In a message dated 3/9/2016 4:36:16 A.M. Eastern Standard Time,
For the record, when George Martin was six, his family acquired a piano
that sparked his interest in music, rather than furniture.
At eight years of age, Martin persuaded his parents, Henry and Betha
Beatrice (Simpson) Martin, that he should take piano lessons, but those ended
after only eight lessons because of a disagreement between his mother and the
The disagreements were implicatural in nature and usually brought about by
some disimplicature by Mrs. Martin:
-- Late again?
-- Finished so soon?
-- You don't like Debussy?
-- I do like the lamp on the piano.
In a way it reminds one of Noel Coward, but he brought his own implicatures
with him. His piano teacher started his one and only lesson with a lecture
on Ebeneezer Prout.
"He went on to explain that a gentleman called Ebeneezer Prout had
announced many years ago that consecutive fifths were wrong and must in no
circumstances be employed. At that time Ebeneezer Prout was merely a name to me
(as a matter of fact he still is, and a very funny one at that) and I was
unimpressed by his Victorian dicta. I argued back that Debussy and Ravel used
consecutive fifths like mad. My instructor waved aside this triviality with
a pudgy hand, and I left his presence for ever with the parting shot that
what was good enough for Debussy and Ravel was good enough for me."
After that, Martin explained that he had just picked it up by himself --
i.e. piano, figuratively, alla Grice, to mean, piano playing.
As a child George Martin attended several schools, including a convent
school in Holloway, St. Joseph's in Highgate, and St Ignatius's in Stamford
Hill, to which he won a scholarship.
When war broke out and St. Ignatius students were evacuated to Welwyn,
Martin's family left London and he was enrolled at Bromley.
Martin remembered well "the very first time [he] heard a symphony
orchestra. I was just in my teens when Sir Adrian Boult brought the BBC
Orchestra to [St. Ignatius] for a public concert. It was absolutely magical.
Hearing such glorious sounds I found it difficult to connect them with
ninety men and women blowing into brass and wooden instruments or scraping away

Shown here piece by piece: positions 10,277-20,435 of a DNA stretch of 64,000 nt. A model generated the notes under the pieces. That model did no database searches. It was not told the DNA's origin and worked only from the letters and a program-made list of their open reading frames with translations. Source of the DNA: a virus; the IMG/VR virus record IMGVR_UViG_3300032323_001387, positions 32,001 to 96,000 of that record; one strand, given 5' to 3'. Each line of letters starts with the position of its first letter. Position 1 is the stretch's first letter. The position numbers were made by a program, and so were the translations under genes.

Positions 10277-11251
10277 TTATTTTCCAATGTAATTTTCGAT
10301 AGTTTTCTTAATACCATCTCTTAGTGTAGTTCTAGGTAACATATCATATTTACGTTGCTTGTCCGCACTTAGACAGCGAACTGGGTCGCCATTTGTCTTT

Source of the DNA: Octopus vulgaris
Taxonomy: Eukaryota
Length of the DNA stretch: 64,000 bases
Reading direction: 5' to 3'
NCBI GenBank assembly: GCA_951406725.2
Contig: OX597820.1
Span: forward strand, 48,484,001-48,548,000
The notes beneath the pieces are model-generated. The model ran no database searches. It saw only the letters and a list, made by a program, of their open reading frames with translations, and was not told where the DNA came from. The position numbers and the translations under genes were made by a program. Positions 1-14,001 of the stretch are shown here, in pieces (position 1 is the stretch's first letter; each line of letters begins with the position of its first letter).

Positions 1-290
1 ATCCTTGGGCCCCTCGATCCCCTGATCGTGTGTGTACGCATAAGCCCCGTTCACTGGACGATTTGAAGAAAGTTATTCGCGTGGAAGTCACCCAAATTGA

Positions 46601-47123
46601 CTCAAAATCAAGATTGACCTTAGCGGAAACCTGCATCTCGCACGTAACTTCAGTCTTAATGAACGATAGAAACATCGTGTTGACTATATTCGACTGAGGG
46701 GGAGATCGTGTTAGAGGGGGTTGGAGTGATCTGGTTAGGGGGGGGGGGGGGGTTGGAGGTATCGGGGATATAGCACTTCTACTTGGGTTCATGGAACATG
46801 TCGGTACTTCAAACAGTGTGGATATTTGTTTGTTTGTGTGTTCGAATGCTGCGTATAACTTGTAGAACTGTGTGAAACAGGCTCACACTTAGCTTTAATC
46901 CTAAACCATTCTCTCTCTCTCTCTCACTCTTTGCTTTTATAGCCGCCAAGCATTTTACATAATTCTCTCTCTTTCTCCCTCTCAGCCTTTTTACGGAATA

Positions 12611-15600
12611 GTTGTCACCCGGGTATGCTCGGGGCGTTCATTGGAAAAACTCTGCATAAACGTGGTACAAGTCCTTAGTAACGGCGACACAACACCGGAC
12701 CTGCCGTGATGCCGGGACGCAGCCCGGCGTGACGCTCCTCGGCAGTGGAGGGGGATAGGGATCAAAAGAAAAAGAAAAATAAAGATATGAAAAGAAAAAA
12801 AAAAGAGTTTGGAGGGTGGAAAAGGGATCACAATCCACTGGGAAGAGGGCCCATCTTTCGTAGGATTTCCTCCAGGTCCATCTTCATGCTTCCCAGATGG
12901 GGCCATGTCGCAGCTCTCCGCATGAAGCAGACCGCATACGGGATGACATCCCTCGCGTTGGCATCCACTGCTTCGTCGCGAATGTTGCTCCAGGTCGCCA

at strings with horsehair bows."
This may require a Popperian explanation. Whatever Boult conducted
belonged, in a way, to what Popper would call w2 -- But Martin is referring to
'difficult[y]' in linking w2 then to "ninety men and women blowing into
brass and wooden instruments or" (Martin uses a disjunction here) "scraping
away at strings with horsehair bows" -- Popper's w1.
Despite Martin's continued interest in music, and "fantasies about being
the next Rachmaninov", he did not initially choose music as a career.
The intially, Griceian reader, implicates he later will.
Martin worked briefly as a quantity surveyor and then for the War Office
as a Temporary Clerk (Grade Three) which meant filing paperwork and making
tea -- "in that order" -- cfr. Grice, "Be orderly". (Under Grice, "be
informative", perhaps the brand of tea should be mentioned?)
In 1943, when George Martin was seventeen, he joined the Fleet Air Arm of
the Royal Navy"
as Grice had done 2 years before.
"and became an aerial observer and a commissioned officer. The war ended
before Martin was involved in any combat,"
like Grice who was involved in the North-Atlantic theatre of operations
before being transferred to the Admiralty, and retiring as a captain.
"and he left the service in 1947."
"Encouraged by Sidney Harrison (a member of the Committee for the Promotion
of New Music) Martin used his veteran's grant to attend the Guildhall from
1947 to 1950, where he studied piano and oboe -- in that order -- and was
interested in the music of Rachmaninov and Ravel, as well as Cole Porter.
-- of "Let's do it" fame.
It's a small world: Martin's oboe teacher was Margaret Eliot (the mother of
Jane Asher, who would later become involved with Paul McCartney).
On 3 January 1948 — while still at Guildhall — Martin married Sheena
Chisholm, with whom he had two children, Alexis and Gregory Paul Martin.
He later married Judy Lockhart-Smith and they also had two children, Lucie
and Giles Martin.
He would refer to his four children as "the fab four".
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